Happy birthday to the bull market, which turned three March 9. Mind you, anniversary dates are arbitrary—just like calendar months (and even years) or index levels hitting nice round numbers (Dow 13,000, S&P 1400). The S&P doesn’t care if it hits 1400, 1500 or 1872. What’s more, index levels can’t tell you where stocks go next.
It hasn’t been smooth sailing (then again, what bull market is?). We’ve had two big corrections (which are tough to live through, but normal in any bull market). And, this bull has contended near constantly with greatly exaggerated rumors of its death at the hands of some tiny European nations’ debt loads, “too-high” unemployment, a US double-dip (that never happened), contentious politics, etc.
Still, it’s worth noting since March 9, 2009, global stocks have annualized 26.3% (through March 14). Normal bull market years average about 21% annually. Recall, during 2009 and 2010, it was popular to forecast the beginning of a new era of slow growth, tepid earnings and sluggish stock returns. Except, even with 2011’s sideways action, this bull thus far has yielded above-average returns (i.e., the opposite of sluggish).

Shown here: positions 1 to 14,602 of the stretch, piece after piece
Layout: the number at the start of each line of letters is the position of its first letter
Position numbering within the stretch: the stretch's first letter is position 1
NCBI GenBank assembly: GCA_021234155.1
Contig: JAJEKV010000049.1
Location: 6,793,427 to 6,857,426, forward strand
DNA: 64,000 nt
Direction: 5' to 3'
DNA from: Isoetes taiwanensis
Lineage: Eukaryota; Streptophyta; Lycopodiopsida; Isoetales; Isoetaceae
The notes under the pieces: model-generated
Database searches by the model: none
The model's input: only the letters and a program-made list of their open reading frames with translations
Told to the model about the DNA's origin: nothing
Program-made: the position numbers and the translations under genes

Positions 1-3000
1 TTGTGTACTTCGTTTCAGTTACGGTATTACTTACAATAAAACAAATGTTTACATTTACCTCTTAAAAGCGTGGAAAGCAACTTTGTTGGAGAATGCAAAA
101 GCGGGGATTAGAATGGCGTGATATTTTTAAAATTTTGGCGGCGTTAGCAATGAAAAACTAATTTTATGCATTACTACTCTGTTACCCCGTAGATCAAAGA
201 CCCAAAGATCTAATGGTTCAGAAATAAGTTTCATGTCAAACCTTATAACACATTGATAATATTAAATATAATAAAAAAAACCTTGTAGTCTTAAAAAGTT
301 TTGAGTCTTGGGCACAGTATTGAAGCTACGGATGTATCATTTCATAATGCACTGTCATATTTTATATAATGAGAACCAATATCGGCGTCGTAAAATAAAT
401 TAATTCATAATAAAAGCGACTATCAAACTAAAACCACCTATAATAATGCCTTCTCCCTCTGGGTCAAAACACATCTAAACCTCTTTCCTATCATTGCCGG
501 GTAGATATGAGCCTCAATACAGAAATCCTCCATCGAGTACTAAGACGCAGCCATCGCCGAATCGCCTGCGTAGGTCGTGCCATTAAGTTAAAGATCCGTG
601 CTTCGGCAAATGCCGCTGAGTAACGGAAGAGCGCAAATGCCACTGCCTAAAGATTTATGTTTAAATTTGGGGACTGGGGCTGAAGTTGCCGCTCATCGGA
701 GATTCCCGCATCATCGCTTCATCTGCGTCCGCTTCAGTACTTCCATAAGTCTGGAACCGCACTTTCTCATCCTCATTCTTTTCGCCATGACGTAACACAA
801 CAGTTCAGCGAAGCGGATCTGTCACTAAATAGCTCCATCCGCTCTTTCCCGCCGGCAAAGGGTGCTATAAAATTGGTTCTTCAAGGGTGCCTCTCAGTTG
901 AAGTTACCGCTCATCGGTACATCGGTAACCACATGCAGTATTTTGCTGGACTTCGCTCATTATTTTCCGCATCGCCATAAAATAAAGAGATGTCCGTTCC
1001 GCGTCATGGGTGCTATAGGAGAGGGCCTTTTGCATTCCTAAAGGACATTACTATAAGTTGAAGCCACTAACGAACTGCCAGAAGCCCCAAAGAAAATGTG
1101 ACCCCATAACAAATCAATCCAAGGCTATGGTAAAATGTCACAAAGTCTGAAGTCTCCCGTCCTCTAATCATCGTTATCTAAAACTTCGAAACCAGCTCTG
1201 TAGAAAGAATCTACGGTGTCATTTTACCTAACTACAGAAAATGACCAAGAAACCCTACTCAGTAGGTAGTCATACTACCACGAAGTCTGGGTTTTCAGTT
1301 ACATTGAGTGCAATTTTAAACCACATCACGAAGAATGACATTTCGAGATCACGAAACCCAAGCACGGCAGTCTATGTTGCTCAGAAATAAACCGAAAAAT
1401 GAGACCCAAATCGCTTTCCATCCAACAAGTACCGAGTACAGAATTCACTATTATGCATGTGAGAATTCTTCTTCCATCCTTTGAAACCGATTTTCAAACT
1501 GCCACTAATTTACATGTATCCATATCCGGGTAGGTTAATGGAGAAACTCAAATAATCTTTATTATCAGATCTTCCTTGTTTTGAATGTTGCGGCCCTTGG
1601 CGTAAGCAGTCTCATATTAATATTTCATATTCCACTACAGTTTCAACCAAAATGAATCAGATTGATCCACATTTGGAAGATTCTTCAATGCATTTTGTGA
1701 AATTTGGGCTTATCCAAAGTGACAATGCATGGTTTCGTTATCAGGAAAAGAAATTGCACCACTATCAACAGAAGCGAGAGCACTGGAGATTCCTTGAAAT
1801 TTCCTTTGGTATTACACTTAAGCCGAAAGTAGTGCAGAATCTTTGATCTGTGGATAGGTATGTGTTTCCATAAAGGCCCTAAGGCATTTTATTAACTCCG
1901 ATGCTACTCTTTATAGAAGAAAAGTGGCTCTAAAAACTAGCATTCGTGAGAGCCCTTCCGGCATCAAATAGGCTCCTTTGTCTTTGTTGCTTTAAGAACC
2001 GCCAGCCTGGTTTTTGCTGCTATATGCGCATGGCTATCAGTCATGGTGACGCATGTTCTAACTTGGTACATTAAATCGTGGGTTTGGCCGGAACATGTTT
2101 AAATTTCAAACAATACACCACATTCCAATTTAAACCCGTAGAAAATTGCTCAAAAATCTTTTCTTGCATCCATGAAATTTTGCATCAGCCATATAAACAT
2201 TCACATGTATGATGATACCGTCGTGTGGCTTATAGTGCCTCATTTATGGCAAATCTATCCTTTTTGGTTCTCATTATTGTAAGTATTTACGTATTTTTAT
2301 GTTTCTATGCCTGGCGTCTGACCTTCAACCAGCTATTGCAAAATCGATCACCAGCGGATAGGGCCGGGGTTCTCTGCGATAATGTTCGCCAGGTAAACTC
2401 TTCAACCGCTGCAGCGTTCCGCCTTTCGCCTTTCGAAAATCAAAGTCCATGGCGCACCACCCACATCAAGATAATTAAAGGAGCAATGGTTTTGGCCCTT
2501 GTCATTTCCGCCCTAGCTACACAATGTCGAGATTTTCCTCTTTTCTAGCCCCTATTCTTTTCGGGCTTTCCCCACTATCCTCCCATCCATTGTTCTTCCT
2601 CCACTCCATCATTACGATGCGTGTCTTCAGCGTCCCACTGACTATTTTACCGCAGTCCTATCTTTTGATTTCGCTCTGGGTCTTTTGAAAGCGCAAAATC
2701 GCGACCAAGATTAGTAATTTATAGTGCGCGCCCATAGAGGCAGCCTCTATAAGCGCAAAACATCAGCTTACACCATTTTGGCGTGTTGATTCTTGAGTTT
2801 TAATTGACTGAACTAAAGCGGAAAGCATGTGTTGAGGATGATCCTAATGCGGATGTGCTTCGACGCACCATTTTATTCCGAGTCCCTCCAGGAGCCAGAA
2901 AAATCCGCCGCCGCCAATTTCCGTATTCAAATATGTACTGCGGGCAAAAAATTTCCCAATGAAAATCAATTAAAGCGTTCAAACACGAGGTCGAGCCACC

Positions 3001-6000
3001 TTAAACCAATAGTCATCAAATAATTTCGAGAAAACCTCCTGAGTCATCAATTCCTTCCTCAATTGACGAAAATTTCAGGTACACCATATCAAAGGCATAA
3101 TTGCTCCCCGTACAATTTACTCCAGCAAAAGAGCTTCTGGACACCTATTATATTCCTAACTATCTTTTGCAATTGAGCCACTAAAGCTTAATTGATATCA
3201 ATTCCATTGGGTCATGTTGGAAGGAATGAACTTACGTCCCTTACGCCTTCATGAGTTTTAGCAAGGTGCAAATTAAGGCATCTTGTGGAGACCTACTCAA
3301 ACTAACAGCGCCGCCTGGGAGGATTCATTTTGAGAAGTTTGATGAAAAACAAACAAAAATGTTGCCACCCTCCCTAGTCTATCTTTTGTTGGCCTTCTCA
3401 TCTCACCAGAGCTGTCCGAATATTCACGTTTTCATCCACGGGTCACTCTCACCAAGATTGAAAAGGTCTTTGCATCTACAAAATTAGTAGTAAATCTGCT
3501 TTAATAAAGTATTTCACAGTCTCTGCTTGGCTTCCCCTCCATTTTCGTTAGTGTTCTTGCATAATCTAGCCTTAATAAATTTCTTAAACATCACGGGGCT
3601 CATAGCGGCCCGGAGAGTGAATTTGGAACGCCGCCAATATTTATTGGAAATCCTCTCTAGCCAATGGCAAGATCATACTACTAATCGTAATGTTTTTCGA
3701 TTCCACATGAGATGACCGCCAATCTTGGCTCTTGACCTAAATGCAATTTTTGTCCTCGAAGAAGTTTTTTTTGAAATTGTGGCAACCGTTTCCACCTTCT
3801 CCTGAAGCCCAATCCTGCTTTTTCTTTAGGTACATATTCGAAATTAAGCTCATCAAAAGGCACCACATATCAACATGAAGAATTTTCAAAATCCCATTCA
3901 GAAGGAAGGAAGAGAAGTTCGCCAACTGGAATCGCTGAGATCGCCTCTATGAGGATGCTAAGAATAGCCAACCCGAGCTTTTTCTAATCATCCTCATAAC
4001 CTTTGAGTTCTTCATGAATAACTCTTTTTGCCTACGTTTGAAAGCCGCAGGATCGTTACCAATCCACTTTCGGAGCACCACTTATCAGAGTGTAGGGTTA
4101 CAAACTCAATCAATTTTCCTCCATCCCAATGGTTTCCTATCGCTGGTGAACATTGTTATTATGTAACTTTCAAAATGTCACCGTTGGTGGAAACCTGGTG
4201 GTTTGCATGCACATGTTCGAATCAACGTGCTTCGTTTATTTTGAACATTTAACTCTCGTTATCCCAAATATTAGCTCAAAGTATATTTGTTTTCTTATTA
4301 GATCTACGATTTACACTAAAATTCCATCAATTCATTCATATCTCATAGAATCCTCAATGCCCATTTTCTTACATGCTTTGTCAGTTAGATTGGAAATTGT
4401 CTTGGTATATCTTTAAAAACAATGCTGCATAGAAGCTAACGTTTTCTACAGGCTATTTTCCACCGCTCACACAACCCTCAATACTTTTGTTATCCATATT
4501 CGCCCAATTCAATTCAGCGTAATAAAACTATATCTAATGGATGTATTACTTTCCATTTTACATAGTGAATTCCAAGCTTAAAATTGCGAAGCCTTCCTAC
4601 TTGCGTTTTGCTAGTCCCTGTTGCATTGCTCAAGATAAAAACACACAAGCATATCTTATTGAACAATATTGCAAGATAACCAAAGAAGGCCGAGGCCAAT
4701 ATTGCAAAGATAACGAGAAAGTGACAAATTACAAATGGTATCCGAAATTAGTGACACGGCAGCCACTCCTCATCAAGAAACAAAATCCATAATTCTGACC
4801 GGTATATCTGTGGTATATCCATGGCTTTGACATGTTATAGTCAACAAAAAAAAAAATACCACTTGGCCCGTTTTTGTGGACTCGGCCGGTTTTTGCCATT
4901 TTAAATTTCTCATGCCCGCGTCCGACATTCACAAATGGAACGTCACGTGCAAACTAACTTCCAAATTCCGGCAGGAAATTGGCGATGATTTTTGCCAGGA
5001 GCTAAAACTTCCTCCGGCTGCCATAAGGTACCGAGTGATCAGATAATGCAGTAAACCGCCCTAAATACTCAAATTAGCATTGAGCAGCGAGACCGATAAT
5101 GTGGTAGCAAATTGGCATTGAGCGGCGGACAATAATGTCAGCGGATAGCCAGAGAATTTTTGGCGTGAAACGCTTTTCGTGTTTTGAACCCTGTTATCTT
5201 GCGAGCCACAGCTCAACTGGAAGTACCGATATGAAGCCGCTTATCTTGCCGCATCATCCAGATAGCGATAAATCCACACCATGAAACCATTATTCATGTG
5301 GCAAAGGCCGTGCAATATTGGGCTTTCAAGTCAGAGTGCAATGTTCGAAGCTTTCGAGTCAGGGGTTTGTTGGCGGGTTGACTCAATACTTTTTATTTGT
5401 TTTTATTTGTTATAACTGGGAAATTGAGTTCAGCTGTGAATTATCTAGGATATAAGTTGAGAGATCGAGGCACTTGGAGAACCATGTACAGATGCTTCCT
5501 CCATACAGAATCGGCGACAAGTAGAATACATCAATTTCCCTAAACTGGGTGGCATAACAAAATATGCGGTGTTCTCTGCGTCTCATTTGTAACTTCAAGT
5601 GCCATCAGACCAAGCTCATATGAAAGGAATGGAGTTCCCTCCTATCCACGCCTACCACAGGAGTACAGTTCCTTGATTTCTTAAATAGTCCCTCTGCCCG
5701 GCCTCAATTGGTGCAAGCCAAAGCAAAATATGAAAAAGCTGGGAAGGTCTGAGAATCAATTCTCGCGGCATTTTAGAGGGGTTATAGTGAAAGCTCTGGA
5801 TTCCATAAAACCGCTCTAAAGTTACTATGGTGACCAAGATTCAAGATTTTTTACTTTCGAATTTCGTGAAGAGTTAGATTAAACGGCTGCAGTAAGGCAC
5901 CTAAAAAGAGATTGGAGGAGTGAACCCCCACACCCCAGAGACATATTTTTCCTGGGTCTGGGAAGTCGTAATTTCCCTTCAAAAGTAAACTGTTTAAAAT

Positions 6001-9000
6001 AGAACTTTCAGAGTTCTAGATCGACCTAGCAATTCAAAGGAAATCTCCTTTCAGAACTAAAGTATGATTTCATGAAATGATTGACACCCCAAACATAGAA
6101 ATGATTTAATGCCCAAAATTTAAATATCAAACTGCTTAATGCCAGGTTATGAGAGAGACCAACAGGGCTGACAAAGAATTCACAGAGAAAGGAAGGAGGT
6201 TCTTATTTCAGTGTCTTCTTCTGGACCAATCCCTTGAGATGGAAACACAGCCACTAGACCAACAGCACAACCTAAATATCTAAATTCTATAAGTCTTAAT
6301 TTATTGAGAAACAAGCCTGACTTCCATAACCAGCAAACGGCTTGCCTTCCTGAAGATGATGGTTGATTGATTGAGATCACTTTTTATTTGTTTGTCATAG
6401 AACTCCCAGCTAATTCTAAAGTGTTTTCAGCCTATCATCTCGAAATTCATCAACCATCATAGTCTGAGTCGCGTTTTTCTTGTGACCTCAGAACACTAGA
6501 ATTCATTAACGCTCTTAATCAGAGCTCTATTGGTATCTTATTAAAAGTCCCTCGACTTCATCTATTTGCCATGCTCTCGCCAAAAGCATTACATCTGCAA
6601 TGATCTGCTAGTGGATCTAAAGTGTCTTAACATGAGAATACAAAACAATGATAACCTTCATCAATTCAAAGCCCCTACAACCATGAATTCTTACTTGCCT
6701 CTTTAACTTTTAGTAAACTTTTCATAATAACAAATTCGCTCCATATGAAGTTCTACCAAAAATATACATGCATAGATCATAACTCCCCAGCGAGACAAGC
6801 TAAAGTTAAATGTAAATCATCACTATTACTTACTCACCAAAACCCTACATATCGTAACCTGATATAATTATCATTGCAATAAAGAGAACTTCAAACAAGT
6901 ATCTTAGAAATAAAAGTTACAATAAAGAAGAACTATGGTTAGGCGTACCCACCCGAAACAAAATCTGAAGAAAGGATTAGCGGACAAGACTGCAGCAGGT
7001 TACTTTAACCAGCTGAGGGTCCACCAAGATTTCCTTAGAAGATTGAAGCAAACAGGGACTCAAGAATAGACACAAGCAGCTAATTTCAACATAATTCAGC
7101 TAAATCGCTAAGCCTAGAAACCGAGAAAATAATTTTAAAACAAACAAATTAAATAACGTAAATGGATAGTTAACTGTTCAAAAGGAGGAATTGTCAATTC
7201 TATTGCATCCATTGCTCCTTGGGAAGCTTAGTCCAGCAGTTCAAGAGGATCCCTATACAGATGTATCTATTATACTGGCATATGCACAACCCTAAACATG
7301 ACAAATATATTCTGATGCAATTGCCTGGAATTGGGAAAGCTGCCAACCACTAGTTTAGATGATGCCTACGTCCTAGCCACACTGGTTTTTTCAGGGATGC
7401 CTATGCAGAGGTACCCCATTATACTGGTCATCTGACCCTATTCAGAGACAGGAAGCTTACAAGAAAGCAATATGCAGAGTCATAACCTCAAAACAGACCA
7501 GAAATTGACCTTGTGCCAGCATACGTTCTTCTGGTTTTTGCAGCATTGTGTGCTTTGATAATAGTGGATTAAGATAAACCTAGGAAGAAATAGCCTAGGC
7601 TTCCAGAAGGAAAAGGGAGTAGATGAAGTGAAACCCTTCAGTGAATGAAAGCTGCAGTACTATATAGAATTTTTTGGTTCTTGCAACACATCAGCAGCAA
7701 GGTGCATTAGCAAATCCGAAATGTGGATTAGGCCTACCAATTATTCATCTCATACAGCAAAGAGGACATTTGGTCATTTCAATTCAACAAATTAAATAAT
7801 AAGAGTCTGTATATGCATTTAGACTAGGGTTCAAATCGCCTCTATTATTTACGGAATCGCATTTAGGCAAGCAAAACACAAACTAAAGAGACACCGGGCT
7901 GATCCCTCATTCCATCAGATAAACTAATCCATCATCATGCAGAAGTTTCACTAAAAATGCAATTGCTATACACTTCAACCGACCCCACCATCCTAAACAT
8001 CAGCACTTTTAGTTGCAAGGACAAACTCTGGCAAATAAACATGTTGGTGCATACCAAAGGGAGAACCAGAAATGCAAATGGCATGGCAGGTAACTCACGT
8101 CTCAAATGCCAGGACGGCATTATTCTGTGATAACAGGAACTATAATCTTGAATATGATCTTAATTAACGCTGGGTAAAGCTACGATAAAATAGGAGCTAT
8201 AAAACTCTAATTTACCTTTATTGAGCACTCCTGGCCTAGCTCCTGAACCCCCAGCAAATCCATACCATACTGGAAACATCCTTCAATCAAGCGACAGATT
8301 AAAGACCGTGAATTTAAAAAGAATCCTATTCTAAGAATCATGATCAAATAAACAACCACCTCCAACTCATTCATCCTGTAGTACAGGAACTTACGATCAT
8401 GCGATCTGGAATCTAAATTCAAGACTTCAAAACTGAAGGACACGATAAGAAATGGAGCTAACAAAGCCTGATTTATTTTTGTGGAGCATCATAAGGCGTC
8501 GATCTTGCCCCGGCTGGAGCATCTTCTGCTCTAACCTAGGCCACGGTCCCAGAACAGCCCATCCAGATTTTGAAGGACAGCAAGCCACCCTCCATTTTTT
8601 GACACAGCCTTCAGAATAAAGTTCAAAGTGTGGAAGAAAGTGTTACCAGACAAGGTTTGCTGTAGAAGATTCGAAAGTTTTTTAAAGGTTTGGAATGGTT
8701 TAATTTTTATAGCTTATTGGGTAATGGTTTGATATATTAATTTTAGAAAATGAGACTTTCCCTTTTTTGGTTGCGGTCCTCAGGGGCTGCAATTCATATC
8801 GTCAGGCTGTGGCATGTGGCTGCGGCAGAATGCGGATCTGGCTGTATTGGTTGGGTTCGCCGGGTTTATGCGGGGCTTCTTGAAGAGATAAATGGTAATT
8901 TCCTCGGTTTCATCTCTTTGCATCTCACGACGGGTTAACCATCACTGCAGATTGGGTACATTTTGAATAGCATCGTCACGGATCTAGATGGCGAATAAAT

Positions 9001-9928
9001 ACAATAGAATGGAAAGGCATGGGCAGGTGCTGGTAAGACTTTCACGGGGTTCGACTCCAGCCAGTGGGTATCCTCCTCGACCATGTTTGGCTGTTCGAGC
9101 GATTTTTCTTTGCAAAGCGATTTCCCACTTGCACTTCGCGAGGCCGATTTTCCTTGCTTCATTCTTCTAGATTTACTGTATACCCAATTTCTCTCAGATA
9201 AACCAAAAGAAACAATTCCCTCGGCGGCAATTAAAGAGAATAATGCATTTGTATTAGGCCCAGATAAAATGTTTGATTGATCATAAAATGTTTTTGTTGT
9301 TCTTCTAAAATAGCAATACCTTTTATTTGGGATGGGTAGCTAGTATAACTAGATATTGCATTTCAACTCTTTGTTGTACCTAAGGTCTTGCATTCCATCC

What about growth? Growth out of the recession trough was normal enough. Full year 2010 GDP grew 3%—smack-nose average (and normal). Growth slowed some in 2011, but history says that’s normal too—GDP typically has a healthy growth spurt then slows (which is still growth, not contraction) in the 2nd or 3rd year of a new cycle. Recall, too, GDP accelerated in Q2, Q3 and again in Q4 2011 to a perfectly respectably 3% annualized rate. This expansion isn’t setting records for fastest ever, but that doesn’t seem to indicate major trouble. Growth rates are normally variable in expansions. And global, US, developed world and Emerging Market GDP are all at all-time highs. Not too shabby.
And there seems to be fuel for ongoing growth. As of the close of Q4 2011, US corporate earnings have grown for 9 straight quarters with profits at record highs. Revenues have also grown for 9 straight quarters. Which is why US firms have a historic mountain of cash on their balance sheets (a feature that’s true globally). They’re not sitting on that cash but spending some of it—for one, on record levels of capital equipment spending. History says hiring typically follows.
And private hiring has already seen big gains. Then, too, consumers aren’t so “tapped out” as widely billed—consumer spending is at all-time highs. Incomes are rising. Little mentioned fact: Household debt service as a percent of disposable income is lower than it’s been in over 15 years.
So what’s in store for the bull market’s 4th year? Bull markets that carry through a fourth year (as this one likely does) historically have seen above-average equity returns. And more greatly exaggerated rumors of their deaths.
All return data from Thomson Reuters as of March 15, 2012.